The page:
Trying to recreate a human hand at 37 degrees celcius

Thread Starter

NikolaV

Joined Nov 14, 2019
6
I am doing some testing that requires the application of a human hand to foam. I want to create a constant test enviroment and so need to make a mock hand that is temperature controlled. I am planning on getting the hand 3D printed which should hold up fine at the required 37 degrees celcius. My issue is how do I make sure that the hand maintains a constant temperature. I was thinking of using some form of heating trace like nichrome and controlling the temperature using a cheap Thermostat controll like this one.
Is this possible? how closley do you guys think I will be able to maintain the temperature? Any ideas about how much current/voltage I would need to run through nichrome to achive such a slight temperature increase?

Any Advice would be greatly appreciated!!! Thanks in advance!!
 

Marley

Joined Apr 4, 2016
311
I agree, the warm fluid is the answer. I think you will find, if you hold a temperature sensor or thermometer, that you hands are slightly cooler than your core body temperature due to your blood having to travel some way to get there!
Also, are you going to make the 3D printed hands out of some sort of rubbery material that has a similar thermal conductivity to real flesh? Might be important for your simulation.
 

Thread Starter

NikolaV

Joined Nov 14, 2019
6
Since it is 3D printed, why not include channels and circulate a warming fluid (e.g., water or air) through it? That's pretty much is how your hands are kept warm.
I thought about that, but I feel like that might significantly complicate things in the build process. I would have to probably build a resevoir tank with some sort of immersion heater and temperature controll and then install a pump to circulate the liquid through the hand. Some how i thought an electric solution would be simpler but i might be wrong.

As for as the channels go, I doubt the 3D printed material would be water tight enough for that application, though thats not really an issue. Some rubber/silicon tubing and we're flying.
 

Thread Starter

NikolaV

Joined Nov 14, 2019
6
I agree, the warm fluid is the answer. I think you will find, if you hold a temperature sensor or thermometer, that you hands are slightly cooler than your core body temperature due to your blood having to travel some way to get there!
Also, are you going to make the 3D printed hands out of some sort of rubbery material that has a similar thermal conductivity to real flesh? Might be important for your simulation.
No I don't think I need to simmulate the thermal conductivity of real flesh. I would like to have the ability to control the temperature within a range in which case i can increase the temperature to whatever it needs to be to achieve the required temp on the "skin" side.

The test involves applying my hand with a constant force to a piece of material and monitoring the rate of heat loss from the material once the hand is removed. I have been doing this with my own hand, so far, but it has too many inconsistencies to be reliable. And if im being honest its not very fun to sit there and keep your hand on something for 15 minutes with out moving.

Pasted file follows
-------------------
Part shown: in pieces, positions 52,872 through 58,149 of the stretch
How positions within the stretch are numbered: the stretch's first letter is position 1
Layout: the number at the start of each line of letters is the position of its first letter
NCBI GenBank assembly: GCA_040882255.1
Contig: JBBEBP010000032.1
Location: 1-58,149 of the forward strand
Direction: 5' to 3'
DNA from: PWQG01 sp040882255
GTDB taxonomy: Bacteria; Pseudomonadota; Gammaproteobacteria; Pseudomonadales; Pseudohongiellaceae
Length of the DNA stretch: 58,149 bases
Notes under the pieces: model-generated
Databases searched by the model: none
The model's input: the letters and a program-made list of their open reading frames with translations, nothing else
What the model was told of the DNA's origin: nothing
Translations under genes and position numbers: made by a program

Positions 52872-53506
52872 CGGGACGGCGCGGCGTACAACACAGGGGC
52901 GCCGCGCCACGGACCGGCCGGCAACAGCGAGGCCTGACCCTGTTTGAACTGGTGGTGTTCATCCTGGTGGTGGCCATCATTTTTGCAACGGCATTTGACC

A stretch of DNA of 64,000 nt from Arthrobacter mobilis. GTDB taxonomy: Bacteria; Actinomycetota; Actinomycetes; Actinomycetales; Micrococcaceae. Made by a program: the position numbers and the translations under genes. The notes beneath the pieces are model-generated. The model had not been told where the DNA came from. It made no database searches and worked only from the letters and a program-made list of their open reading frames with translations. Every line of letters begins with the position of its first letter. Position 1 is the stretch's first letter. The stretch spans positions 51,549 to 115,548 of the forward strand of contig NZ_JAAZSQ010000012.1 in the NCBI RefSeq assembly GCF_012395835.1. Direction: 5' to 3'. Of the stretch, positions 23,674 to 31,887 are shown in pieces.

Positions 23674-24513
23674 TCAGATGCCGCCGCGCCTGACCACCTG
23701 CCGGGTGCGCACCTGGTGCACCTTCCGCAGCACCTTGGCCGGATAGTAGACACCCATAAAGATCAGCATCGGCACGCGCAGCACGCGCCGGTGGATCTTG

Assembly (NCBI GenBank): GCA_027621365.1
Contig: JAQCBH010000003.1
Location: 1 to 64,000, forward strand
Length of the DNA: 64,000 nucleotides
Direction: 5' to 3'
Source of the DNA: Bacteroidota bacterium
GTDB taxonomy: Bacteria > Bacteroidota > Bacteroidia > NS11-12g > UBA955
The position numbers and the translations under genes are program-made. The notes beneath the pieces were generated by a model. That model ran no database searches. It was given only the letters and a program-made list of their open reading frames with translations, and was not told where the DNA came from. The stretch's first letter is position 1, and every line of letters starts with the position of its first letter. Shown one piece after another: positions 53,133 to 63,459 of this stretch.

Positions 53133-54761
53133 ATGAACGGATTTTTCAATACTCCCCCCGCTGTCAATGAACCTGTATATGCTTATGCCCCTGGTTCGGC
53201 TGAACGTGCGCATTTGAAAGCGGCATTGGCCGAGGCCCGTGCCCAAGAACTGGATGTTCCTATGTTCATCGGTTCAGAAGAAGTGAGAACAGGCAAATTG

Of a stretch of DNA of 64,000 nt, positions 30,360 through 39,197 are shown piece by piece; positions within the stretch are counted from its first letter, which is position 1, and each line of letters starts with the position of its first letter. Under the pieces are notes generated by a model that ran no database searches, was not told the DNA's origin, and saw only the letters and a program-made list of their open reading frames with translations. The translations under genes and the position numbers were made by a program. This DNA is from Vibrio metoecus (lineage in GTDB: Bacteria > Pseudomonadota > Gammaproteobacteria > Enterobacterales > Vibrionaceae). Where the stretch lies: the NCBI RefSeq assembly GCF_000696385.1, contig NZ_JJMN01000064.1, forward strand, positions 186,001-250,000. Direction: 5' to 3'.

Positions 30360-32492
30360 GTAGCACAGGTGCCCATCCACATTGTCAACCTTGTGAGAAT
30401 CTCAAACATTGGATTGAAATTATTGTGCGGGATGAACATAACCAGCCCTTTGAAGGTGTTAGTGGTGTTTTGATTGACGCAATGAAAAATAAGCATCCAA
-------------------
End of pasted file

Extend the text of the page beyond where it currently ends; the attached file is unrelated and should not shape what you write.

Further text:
And as I mentioned in my reply to Jpanhalt, water might be a bit more complicated, expensive and space consuming
 

Tonyr1084

Joined Sep 24, 2015
3,913
The temperature of your hand will fluctuate naturally. Due to your core body temperature, the length of your arm and how much heat is lost, how active or sedentary you are. There are times my wife will put her hand on the back of my neck and it will feel cold. Other times warm. It all depends on what she's been doing. Or if she's been holding a hot coffee mug.

Currently my wife and I have been dealing with a cold. We have a warm mist humidifier in the room. The tank gets warm. I can put my hands on the tank for a few seconds then put my heated hands on her back. So body temperature is a rather dynamic thing to try and replicate. Besides, flesh will radiate temperature at a different rate than a fake hand. Assume you have a fake hand made of aluminum. Heat transfer is going to be a lot faster than if it were made of wool.

My question to you would be "Why do you want to perform this experiment? What information do you hope to glean?".
 

jpanhalt

Joined Jan 18, 2008
8,329
No I don't think I need to simmulate the thermal conductivity of real flesh. I would like to have the ability to control the temperature within a range in which case i can increase the temperature to whatever it needs to be to achieve the required temp on the "skin" side.
Then why do you need a "hand?" Take a surgical glove, fill it with warm water (or plaster of Paris) and you are good to go. I think you are grossly underestimating the difficulty of uniformly heating a piece of plastic shaped like a hand.

Maybe if you want to use electrical heating, you could make your printed hand hollow and only the bottom half. Wire that with heating elements (e.g., resistors) and sensors. Then bring all the wiring to a connector. Fill the voids with a resin and start empirically adjusting currents to get the temperatures you need. Of course, if you want the hand to have a top, then you could make one too.